Exercise and Cognitive Training in Parkinson's Disease
This trial is active, not recruiting.
|Treatments||treadmill training, computerized memory training|
|Sponsor||VA Office of Research and Development|
|Collaborator||University of Maryland|
|Start date||October 2010|
|End date||September 2016|
|Trial size||121 participants|
|Trial identifier||NCT01156714, E7158-R|
This study compares the effects treadmill exercise, computerized cognitive training, or the combination of the two on executive function, dual-task performance, and performance on several Instrumental Activities of Daily Living (IADLs).
|Endpoint classification||efficacy study|
|Intervention model||parallel assignment|
Improved dual task ability
time frame: 3 months
Executive Function on a Neuropsychological Test Battery
time frame: 3 months
Improvement in instrumental activities of daily living
time frame: 3 months
Male or female participants from 40 years up to 90 years old.
Inclusion Criteria: - Parkinson's disease stage 1-3 Hoehn and Yahr - Balance problems Exclusion Criteria: - unstable medical illness - unstable psychiatric illness - exercising too much on own - doing computerized memory training on own
|Official title||Effects of Exercise and Cognitive Training on Executive Function in Parkinson's Disease|
|Principal investigator||Frederick M Ivey, PhD|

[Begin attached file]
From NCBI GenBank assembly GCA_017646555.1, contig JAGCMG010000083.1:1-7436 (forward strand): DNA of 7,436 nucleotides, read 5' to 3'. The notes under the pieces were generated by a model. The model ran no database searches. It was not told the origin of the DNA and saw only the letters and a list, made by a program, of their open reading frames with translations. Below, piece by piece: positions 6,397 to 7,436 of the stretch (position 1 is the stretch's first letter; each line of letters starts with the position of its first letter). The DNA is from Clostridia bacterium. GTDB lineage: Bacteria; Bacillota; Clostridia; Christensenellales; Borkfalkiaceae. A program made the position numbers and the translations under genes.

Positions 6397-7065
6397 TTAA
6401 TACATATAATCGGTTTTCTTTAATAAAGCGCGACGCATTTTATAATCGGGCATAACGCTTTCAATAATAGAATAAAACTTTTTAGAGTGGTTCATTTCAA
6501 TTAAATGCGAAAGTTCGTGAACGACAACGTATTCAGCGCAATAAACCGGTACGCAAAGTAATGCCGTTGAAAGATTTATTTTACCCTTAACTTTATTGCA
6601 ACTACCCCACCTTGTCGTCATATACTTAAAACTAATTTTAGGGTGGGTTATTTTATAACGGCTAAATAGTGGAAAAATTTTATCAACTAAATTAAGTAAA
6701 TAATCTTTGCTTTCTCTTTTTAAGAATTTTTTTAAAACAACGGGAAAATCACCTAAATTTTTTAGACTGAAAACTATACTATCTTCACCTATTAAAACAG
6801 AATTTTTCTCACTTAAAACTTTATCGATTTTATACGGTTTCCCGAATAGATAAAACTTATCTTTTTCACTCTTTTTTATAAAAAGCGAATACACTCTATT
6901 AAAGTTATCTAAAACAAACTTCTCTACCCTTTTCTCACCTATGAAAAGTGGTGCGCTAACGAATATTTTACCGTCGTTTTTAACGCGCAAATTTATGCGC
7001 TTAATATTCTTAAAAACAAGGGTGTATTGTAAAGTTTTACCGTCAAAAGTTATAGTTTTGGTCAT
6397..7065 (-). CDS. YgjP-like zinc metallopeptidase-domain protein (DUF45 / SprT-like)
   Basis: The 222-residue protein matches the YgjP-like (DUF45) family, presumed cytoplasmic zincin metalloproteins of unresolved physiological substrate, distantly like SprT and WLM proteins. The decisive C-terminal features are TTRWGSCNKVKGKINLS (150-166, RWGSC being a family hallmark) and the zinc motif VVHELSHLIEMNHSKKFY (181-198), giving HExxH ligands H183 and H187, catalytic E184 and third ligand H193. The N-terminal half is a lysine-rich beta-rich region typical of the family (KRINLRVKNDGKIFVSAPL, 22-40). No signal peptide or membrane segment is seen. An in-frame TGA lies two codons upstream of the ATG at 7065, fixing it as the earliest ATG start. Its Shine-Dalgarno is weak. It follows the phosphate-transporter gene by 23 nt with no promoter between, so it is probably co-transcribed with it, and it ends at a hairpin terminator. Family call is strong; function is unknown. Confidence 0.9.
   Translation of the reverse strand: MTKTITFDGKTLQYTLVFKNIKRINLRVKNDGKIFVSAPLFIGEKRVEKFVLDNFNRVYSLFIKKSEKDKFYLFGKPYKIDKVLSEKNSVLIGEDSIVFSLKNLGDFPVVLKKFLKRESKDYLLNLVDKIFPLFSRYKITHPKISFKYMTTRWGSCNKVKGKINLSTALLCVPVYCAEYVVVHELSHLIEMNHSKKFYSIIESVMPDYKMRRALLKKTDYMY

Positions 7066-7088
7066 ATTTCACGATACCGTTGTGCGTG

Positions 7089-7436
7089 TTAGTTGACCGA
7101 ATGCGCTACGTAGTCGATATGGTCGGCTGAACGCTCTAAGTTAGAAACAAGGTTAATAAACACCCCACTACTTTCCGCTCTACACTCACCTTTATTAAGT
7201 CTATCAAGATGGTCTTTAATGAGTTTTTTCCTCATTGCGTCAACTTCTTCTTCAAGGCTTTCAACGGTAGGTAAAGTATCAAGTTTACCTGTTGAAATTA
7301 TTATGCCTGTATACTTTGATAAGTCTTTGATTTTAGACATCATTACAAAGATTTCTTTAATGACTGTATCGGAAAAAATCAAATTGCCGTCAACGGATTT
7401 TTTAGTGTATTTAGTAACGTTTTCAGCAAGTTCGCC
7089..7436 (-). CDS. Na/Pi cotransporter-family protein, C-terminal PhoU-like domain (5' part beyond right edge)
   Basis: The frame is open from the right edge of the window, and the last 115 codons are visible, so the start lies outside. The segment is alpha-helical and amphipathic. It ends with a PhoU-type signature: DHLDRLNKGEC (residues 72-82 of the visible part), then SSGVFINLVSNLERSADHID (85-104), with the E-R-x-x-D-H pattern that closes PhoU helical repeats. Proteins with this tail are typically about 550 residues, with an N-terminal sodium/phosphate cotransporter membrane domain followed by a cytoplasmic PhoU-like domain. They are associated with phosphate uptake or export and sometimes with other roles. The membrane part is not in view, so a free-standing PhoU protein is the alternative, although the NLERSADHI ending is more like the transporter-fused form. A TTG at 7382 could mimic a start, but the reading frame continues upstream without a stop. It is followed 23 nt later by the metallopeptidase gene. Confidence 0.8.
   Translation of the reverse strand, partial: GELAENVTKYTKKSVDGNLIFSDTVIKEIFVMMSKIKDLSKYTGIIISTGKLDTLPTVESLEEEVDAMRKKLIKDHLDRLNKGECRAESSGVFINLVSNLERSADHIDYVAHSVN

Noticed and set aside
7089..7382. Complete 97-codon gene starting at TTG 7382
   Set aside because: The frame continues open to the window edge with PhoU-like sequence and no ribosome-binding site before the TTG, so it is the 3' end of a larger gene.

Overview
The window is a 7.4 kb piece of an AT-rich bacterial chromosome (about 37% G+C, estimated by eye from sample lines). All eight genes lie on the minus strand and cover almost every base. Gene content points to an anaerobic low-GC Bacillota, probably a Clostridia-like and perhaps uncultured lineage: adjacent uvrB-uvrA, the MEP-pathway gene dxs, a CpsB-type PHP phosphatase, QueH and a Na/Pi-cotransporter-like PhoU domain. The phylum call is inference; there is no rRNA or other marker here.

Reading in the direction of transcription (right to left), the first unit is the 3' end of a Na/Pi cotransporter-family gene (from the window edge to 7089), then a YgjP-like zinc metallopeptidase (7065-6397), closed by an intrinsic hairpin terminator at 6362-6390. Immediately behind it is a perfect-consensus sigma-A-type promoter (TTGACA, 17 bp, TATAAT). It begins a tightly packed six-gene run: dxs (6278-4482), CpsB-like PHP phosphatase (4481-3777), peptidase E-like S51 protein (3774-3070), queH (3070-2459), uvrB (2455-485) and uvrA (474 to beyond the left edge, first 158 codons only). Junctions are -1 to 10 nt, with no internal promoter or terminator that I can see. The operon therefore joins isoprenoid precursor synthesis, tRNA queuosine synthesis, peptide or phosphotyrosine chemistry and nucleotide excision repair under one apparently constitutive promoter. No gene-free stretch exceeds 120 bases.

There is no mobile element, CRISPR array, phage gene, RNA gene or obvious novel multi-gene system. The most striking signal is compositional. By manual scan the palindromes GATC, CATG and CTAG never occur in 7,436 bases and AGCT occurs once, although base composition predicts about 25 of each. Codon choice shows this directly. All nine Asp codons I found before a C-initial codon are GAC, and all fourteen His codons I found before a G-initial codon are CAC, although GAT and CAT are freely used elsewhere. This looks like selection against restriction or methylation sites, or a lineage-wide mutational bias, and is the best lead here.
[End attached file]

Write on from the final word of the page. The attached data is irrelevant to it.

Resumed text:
|Description||Parkinson's Disease (PD) is recognized as both a motor and nonmotor disorder. Gait and mobility impairments are often associated with a decline of cognitive function, particularly executive function (EF), among other non-motor signs. EF is a broad category of cognitive functions that is generally defined as those processes necessary for purposeful, goal-directed behavior and supervision of ongoing cognitive processes. Deficits in EF are frequently seen early in PD4 and progress with time, often resulting in disruption of daily activities. People with PD are often impaired in real life situations in which more than one activity needs to be performed at a time. Dual tasking (DT) is defined as the performance of two different tasks simultaneously, commonly a gait plus a cognitive task. This study investigates the interaction of motor (gait) and non-motor (cognitive) impairments in PD. Studies of DT suggest that reciprocal interactions exist between gait and mental functions that are fundamental to the performance of daily activities. Therefore, the model of DT encompasses 2 major areas of PD-related impairment in a single outcome measure that is highly correlated with daily function. Performance on DT generally results in degradation of gait and/or cognitive performance. The investigators' pilot study in 125 people with PD has shown significant DT interference producing a 22% decline in gait velocity. This demonstrates deterioration of gait performance when subjects allocate attention to the cognitive task. Importantly, deficits on DT correlates with in problems in daily function, especially instrumental activities of daily living (IADLs), and is associated with increased risk of falling and driving impairment. Similarly, the investigators' pilot data in patients with moderate stage PD shows that deficits in DT performance are associated with poor IADL performance. Although cognitive deficits contribute to disability in PD, there are no treatments that effectively address this problem, and no studies have systematically investigated the potential benefits of rehabilitation strategies to improve cognitive function and related disability in this population. Emerging evidence suggests the potential of physical exercise and cognitive training to improve cognitive function in healthy elderly and individuals with chronic neurologic conditions. A Cochrane meta-analysis on the cognitive effects of aerobic exercise in older adults has shown that improvement of peak VO2 levels by a mean of 14% (range 5-20%) was associated with improvement in cognitive function, particularly EF domains including speed of motor processing and attention. These are the same EF domains in which deficits commonly occur in PD. Pilot data from the investigators' Baltimore VA study show that the investigators can reproduce similar gains in cardiopulmonary fitness in PD, as reported in the Cochrane review, with a 3-month aerobic exercise program. The investigators' group has also reported improvement of selected EF domains (attention and speed of processing) following 2 months of aerobic exercise in stroke patients12. Cognitive training is another potential rehabilitation modality to improve cognitive function. Recent studies in numerous neurological conditions and healthy older adults show that cognitive training improves cognition, with EF most likely to respond among all cognitive domains. In this project, the investigators are comparing the effectiveness of a treadmill aerobic exercise program (TAEX) versus a cognitive training program (TCOG) versus the combination of TAEX + TCOG for improving EF, DT performance and IADLs in the investigators' sample of Veterans and others with PD. The investigators are also comparing each intervention against a control group, to assess the natural history of EF in the investigators' sample and provide insight as to which intervention may delay or even reverse the progression of EF deficits in PD. The investigators' fundamental hypothesis is that 3 months of combined TAEX+TCOG will be most effective in improving EF, DT performance, and IADLs, compared to either regimen alone or compared to "no intervention" (control group).|
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